Owain Paciuszko 03/10/2008
From acclaimed playwright and scripter David Mamet comes this simple yet affecting tale of a man sticking to his principles.
This man is Mike Terry played by one of the greatest actors living today; Chiwetel Ejiofor. Terry teaches mixed martial arts, he's struggling to make the payments and his wife is subsidizing his business through her own small company. One night Terry saves Hollywood actor Chet Frank ('Home Improvement' and 'Galaxy Quest' star Tim Allen) from a bar-room brawl and the actor soon begins turning Terry's life around. This leads Terry into some bad situations, yet at all times he remains accepting and passive, abiding by the code of his own ju-jitsu teachings.
It is riveting, thanks almost entirely to Ejiofor's performance, watching Terry being put through the wringer. The mistakes he makes are so blatantly sign-posted as bad choices that it becomes even more gut-wrenching as an audience member to watch him make them, this ultimately leads towards a finale that - again - is hoisted out of cliche and made compelling by Ejiofor's acting. Mamet's script is uncharacteristically tight-lipped, reflecting the inner-peace of Terry, all the chatter coming from those around him (and a fine supporting cast there is as well; featuring Emily Mortimer, Joe Mantegna, Ricky Jay and David Paymer).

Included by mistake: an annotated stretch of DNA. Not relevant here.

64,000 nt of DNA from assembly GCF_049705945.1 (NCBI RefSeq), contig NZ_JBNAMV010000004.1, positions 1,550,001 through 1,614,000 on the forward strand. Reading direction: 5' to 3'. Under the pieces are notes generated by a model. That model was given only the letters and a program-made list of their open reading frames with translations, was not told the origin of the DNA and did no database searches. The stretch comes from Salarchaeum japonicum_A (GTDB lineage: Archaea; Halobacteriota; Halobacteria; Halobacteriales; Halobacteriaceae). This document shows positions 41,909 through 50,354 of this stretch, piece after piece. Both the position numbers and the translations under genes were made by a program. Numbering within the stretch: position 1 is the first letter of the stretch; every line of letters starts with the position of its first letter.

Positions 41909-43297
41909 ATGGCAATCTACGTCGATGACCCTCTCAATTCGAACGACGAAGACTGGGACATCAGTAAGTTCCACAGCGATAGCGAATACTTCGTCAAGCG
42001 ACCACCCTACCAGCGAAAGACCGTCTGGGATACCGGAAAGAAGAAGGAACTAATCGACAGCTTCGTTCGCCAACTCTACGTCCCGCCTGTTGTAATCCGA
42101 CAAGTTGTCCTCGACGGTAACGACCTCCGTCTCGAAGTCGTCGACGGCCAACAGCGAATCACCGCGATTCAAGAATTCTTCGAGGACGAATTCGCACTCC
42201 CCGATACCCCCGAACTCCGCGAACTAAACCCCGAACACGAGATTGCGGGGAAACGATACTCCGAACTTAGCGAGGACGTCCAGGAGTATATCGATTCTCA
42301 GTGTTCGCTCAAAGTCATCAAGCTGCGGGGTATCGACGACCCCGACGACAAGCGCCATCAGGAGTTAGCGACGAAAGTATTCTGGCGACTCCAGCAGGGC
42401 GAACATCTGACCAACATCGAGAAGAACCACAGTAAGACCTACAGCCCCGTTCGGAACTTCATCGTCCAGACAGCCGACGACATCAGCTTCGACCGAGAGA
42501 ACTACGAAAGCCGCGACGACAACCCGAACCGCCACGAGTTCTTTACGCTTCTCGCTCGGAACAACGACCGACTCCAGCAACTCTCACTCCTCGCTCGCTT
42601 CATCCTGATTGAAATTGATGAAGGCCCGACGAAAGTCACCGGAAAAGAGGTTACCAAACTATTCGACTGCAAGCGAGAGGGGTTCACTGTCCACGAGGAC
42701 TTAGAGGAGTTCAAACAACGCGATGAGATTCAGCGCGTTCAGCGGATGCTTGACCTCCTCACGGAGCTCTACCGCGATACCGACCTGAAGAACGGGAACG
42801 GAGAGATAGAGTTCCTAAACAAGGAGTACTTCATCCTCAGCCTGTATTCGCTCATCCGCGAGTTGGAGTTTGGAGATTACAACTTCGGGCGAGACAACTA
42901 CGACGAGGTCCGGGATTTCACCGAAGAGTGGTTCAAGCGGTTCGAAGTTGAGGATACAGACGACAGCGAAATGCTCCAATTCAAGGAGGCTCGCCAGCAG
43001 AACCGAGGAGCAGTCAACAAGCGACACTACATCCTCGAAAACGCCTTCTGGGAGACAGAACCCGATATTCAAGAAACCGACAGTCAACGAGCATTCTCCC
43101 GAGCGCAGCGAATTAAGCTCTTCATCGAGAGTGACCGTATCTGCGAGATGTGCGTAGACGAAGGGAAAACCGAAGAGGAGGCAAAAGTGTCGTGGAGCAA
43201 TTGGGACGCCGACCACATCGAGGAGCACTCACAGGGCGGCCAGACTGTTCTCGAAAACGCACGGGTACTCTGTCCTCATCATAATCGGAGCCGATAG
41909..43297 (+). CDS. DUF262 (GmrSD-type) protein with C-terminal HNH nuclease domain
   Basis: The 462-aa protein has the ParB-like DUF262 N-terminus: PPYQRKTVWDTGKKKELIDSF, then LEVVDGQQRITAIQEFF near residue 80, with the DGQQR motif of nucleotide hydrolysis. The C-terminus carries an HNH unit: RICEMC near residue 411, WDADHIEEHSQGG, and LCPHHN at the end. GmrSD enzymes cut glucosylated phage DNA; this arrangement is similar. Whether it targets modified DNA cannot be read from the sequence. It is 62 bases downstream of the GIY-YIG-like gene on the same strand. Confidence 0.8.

There's nothing new happening here, but it happens so well and Ejiofor is so completely believable and watchable that you just wish he would be handed more lead roles, because he is one of the few actors around who is good no matter what material he is handed. He was the saving grace of 'Serenity' in my opinion, providing one of the most chilling villains in a long time, he was a welcome addition to the modern masterpiece 'Children of Men', a fantastic sidekick for Denzel Washington in 'Inside Man' (I hope he's back for the sequel!), and then there is his heart-breaking and magnificent starring role in the brilliant 'Dirty Pretty Things'.
I know this has basically turned into a review of Chiwetel Ejiofor, and a gushing one at that, but this is a fine film, playing with the emotions effectively and delivering a great, stirring finale. A nicely polished little gem.